Transcript: Sens. Chris Dodd and Lindsey Graham

dodd graham

ABC'S "THIS WEEK WITH GEORGE STEPHANOPOULOS"

JUNE 21, 2009

SPEAKERS: GEORGE STEPHANOPOULOS, HOST

SEN. LINDSEY GRAHAM, R-S.C.

SEN. CHRISTOPHER J. DODD, D-CONN.

[*] STEPHANOPOULOS: Hello and welcome to "This Week."

Iran on edge.

(BEGIN VIDEO CLIP)

PRESIDENT BARACK OBAMA: The world is watching.

(UNKNOWN): We are witnessing a Tiananmen in Tehran.

(END VIDEO CLIP)

STEPHANOPOULOS: On Capitol Hill, health care stalls.

(BEGIN VIDEO CLIP)

(UNKNOWN): This is Hillary-care plus.

(UNKNOWN): We've come too far for our efforts to fail over disagreement on one single issue.

(END VIDEO CLIP)

STEPHANOPOULOS: Is Obama's top priority in peril? Should the U.S. take a harder line on Iran? Questions this morning for two key senators, Democrat Chris Dodd and Republican Lindsey Graham, a "This Week" debate.

Then...

(BEGIN VIDEO CLIP)

OBAMA: This is when the criticism gets louder. This is where the pundits grow impatient.

(END VIDEO CLIP)

STEPHANOPOULOS: The president's polls fall to earth. Is he getting a free ride from the press? That and all the week's politics on our roundtable, with George Will, Sam Donaldson, Cokie Roberts, Robert Reich of the American Prospect, and just back from Tehran, New York Times executive editor Bill Keller.

And as always, the Sunday Funnies.

(BEGIN VIDEO CLIP)

DAVID LETTERMAN, TALK SHOW HOST: They're recounting the ballots cast in the Iranian election, and today they found 14 more votes for Norm Coleman.

(END VIDEO CLIP)

STEPHANOPOULOS: And happy Father's Day to all the dads out there.

It was a momentous week here in Washington, with major developments on health care and major tension with Iran, especially yesterday, when the president held several meetings on the violence there. Hard information was hard to come by, but Saturday was clearly the most deadly day yet. As many as 20 protesters killed in clashes with state security forces, and the opposition leader, Mir-Hossein Mousavi, reportedly told his supporters that he was prepared for martyrdom.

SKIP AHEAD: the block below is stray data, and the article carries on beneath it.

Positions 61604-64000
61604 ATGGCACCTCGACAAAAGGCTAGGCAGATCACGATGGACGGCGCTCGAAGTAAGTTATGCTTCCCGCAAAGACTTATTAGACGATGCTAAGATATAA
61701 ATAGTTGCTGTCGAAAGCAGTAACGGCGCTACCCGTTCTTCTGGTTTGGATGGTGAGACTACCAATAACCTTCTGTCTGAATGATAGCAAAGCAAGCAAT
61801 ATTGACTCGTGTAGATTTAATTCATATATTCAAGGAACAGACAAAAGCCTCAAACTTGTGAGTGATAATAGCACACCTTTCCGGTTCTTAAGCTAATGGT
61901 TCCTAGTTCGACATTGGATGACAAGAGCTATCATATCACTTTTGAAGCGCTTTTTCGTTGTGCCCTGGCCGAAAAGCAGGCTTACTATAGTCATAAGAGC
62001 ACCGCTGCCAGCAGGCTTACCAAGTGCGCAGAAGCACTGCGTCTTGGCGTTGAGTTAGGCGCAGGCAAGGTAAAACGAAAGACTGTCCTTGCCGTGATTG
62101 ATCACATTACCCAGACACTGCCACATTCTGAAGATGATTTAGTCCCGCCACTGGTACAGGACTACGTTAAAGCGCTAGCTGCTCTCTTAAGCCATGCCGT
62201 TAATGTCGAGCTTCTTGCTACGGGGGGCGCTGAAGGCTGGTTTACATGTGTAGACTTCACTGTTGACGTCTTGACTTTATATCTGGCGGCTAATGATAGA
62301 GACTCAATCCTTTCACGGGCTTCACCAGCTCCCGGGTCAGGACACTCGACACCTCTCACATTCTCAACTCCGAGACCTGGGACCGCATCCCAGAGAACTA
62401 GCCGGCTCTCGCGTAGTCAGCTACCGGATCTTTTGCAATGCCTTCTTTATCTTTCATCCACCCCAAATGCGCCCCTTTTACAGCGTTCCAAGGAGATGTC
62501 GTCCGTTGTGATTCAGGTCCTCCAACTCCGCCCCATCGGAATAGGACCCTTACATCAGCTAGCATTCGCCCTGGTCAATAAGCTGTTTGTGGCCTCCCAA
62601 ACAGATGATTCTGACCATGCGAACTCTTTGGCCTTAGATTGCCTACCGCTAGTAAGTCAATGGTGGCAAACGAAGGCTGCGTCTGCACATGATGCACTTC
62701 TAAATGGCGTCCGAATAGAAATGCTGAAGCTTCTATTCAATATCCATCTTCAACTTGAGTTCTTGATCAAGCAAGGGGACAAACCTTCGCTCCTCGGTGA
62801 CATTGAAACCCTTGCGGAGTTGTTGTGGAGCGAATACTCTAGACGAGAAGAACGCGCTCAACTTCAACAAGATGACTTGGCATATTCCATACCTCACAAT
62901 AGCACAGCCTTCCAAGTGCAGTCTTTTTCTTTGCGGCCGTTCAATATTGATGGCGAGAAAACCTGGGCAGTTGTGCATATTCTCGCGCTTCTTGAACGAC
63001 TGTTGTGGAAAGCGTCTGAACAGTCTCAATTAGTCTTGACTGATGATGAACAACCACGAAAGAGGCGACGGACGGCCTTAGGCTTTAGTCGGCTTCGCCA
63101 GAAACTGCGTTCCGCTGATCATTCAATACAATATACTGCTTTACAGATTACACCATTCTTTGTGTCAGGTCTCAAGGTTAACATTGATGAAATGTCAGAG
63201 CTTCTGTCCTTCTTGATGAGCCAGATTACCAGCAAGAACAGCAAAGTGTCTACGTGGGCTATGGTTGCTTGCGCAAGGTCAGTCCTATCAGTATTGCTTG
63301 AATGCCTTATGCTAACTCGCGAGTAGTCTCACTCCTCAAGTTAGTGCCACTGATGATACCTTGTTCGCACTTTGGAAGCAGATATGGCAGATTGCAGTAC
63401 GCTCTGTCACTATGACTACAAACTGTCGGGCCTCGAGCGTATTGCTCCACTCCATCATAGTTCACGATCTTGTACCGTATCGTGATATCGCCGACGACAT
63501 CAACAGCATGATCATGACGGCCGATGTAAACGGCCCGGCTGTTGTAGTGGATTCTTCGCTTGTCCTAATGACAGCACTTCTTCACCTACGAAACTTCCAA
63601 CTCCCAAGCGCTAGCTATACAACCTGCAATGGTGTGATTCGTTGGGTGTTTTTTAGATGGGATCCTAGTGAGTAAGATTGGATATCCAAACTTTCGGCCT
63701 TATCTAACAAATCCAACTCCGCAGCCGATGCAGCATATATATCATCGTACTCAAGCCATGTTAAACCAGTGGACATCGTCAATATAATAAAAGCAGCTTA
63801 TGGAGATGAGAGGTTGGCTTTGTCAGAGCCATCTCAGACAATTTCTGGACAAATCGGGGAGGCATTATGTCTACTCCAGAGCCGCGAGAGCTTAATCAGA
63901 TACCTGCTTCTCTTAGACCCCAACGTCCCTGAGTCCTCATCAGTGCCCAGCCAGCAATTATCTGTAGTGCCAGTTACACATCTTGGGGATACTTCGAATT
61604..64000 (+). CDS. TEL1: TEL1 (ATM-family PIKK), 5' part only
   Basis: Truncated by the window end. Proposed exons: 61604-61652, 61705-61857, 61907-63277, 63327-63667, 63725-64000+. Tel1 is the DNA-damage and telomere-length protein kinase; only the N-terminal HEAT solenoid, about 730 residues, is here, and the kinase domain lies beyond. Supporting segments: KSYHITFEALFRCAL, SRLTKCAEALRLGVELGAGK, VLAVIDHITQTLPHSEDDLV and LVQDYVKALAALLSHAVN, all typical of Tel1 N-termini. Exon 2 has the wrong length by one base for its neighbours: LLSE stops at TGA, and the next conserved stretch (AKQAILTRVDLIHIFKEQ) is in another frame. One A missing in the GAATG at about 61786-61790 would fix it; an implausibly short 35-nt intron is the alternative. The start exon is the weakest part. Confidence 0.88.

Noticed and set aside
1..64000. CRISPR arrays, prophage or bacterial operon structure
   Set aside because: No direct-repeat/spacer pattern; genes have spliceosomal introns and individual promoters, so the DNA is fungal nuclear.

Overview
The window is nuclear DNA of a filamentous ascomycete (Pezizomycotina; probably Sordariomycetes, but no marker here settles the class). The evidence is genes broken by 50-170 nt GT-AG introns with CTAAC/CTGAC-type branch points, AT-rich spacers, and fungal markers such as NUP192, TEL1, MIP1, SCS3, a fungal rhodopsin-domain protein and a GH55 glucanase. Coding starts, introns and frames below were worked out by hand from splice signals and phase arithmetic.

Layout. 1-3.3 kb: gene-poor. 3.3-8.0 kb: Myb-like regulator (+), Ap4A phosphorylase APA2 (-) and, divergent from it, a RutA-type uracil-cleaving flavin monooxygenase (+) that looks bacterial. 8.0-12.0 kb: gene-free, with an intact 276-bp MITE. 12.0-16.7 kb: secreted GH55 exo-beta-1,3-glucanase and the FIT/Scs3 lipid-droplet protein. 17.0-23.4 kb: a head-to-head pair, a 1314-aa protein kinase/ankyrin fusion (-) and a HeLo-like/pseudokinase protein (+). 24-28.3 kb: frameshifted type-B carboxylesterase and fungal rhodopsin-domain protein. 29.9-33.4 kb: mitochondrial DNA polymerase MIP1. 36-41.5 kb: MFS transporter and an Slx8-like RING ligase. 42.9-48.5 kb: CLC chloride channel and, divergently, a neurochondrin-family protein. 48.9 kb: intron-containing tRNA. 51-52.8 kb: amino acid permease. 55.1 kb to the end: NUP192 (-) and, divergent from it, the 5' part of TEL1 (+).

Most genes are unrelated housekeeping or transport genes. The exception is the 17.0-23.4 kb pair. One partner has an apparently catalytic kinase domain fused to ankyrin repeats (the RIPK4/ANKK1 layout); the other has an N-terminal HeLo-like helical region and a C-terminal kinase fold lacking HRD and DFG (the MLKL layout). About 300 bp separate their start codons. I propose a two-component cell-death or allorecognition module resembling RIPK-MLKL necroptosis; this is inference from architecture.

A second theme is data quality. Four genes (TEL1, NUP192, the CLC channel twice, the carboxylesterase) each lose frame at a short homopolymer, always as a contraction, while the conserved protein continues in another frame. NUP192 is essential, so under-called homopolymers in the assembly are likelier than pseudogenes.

In response, President Obama issued his strongest condemnation yet. He called on the Iranian government to stop all violent and unjust actions against its own people, and he quoted Martin Luther King. "The arc of the moral universe is long and it bends towards justice. I believe that, the international community believes that, and right now we're bearing witness to the Iranian people's belief in that truth, and we will continue to bear witness."

For more on this debate, let me bring in two key senators. Lindsey Graham, Republican of South Carolina. Also, Democrat Chris Dodd of Connecticut. Gentlemen, welcome to both of you.

And Senator Graham, let me begin with you. Your friend Senator John McCain and many other Republicans were pressuring the president all week long to take a harder line on Iran. Did he get it right with that statement yesterday?

GRAHAM: He's certainly moving in the right direction, but our point is that there is a monumental event going on in Iran, and you know, the president of the United States is supposed to lead the free world, not follow it. Other nations have been more outspoken, so I hope that we'll hear more of this, because the young men and women taking the streets in Tehran need our support. The signs are in English. They are basically asking for us to speak up on their behalf.